American, Israeli Military Chiefs Convey Unity

The two officers insist there is no daylight between their countries on how to handle Iran.

America’s and Israel’s top military officers on Friday downplayed differences in policy between the two countries. Despite rumors of discord on how best to prevent Iran from attaining a nuclear weapons capacity, Lieutenant General Benny Gantz, the head of Israel’s defense forces, said, “I do know that both our countries share the same interests, both the same values, and I’m sure that we can somehow work it out together.”

Army General Martin E. Dempsey said his first visit to the Jewish state since assuming the chairmanship of the Joints Chiefs of Staff in October of last year reflected “the commitment we have with each other, and I’m here to assure you that’s the case.”

In a later meeting, Dempsey was told by President Shimon Peres that Israel had confidence in the United States military and “that even today in a very complicated situation we can find a common ground.”

Dempsey’s trip, despite assurances that there is no daylight between the two allies, is perceived as part of an effort by the United States to convince Israel to give international sanctions more time and stave off unilateral military action against Iran.

The two Western countries suspect that Iran’s uranium enrichment program is aimed to developing a nuclear weapon. Iran has denied this and threatened to shut access to the Persian Gulf if more sanctions are enacted which would put 40 percent of the world’s seaborn oil transports at risk.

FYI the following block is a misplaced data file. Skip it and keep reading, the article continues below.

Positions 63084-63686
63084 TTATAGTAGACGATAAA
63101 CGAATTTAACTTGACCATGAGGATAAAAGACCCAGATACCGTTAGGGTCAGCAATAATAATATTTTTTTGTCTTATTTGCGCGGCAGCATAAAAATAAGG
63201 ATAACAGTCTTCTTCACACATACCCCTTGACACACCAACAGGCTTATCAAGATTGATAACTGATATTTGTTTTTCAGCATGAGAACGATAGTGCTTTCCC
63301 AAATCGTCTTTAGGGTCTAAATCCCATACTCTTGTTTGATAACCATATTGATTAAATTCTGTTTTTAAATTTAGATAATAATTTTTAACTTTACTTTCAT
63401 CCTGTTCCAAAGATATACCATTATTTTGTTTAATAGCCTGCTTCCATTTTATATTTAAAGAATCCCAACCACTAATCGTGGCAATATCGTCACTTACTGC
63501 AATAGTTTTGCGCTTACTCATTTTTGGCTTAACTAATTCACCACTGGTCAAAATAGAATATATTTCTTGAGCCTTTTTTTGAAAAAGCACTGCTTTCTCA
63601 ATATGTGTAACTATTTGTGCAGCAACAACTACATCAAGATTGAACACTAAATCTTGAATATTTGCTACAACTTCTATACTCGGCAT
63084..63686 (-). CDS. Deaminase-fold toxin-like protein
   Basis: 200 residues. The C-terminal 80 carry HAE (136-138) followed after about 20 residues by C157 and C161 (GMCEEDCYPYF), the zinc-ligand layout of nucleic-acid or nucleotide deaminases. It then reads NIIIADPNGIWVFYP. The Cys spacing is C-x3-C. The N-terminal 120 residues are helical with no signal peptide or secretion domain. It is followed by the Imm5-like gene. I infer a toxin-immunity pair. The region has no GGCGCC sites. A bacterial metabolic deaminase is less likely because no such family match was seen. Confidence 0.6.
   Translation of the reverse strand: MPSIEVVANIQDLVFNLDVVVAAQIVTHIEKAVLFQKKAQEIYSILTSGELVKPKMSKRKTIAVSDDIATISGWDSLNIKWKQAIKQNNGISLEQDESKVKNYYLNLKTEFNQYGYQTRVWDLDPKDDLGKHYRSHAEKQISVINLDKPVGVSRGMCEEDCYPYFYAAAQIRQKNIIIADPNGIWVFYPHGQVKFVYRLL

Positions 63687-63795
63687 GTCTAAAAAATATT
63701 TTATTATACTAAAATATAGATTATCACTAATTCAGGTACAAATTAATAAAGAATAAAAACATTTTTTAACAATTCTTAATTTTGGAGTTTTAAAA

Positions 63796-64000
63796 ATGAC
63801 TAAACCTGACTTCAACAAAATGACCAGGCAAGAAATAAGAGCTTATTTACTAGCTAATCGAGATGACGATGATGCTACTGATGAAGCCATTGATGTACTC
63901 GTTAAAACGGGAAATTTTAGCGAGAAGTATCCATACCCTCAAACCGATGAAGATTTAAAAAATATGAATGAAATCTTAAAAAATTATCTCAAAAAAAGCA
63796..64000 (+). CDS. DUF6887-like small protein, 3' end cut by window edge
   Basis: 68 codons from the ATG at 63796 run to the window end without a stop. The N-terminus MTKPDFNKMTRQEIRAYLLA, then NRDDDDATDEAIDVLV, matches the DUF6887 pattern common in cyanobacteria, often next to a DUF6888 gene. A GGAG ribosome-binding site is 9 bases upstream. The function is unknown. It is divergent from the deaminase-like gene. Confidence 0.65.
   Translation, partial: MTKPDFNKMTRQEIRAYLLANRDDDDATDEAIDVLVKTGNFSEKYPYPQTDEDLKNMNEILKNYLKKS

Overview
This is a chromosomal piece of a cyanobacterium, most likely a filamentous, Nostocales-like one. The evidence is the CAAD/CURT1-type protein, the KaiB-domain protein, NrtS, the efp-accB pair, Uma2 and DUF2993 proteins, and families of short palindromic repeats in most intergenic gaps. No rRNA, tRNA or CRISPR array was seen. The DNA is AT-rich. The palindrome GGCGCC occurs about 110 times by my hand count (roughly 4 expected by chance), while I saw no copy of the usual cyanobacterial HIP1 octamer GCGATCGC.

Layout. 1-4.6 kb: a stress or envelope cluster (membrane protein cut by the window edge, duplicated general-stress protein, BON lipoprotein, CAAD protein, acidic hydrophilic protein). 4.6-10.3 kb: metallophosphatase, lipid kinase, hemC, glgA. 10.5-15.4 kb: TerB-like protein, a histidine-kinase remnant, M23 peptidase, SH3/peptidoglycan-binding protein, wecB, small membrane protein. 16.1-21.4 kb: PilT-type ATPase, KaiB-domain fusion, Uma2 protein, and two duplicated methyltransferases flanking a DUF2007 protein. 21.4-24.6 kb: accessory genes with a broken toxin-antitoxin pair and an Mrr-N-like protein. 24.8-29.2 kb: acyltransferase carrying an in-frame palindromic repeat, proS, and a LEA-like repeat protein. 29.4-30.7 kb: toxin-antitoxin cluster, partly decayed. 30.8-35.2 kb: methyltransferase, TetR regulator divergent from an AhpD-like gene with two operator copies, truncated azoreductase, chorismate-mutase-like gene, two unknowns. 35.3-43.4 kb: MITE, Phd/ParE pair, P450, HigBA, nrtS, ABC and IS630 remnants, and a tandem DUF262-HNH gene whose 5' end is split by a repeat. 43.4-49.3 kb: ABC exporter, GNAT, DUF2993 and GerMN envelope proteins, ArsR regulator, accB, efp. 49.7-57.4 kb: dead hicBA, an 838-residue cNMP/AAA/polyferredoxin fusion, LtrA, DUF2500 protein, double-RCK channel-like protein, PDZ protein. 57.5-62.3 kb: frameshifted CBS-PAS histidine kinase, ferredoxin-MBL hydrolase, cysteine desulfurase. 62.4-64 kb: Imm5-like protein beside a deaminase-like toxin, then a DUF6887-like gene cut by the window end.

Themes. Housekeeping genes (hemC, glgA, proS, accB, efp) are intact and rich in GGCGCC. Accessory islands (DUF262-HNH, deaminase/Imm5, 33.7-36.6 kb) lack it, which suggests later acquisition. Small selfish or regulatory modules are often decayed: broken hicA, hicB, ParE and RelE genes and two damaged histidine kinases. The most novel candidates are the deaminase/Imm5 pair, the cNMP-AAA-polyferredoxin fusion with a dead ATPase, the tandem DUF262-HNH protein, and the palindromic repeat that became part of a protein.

Israeli officials have welcomed tightening sanctions against Tehran but sometimes questioned America’s resolve. Deputy Prime Minister Moshe Ya’alon, a former Israeli military chief, suggested on Sunday there is “hesitation” on the part of the Obama Administration to apply tougher sanctions “for fear of oil prices rising this year.”

Gasoline and oil transport insurance costs could skyrocket if there is a naval skirmish in the Persian Gulf. A prolonged Iranian blockade may lead to shortages because the United States import more than a million barrels of oil per day from Saudi Arabia, the bulk of which is transported by sea through the Gulf. After Canada, the kingdom is America’s second largest oil supplier.

Prime Minister Benjamin Netanyahu hasn’t ruled out a military strike against Iran’s nuclear facilities but his defense minister, Ehud Barack, this week offered more conciliatory words, saying that an Israeli decision on whether to attack Iran was “very far off.”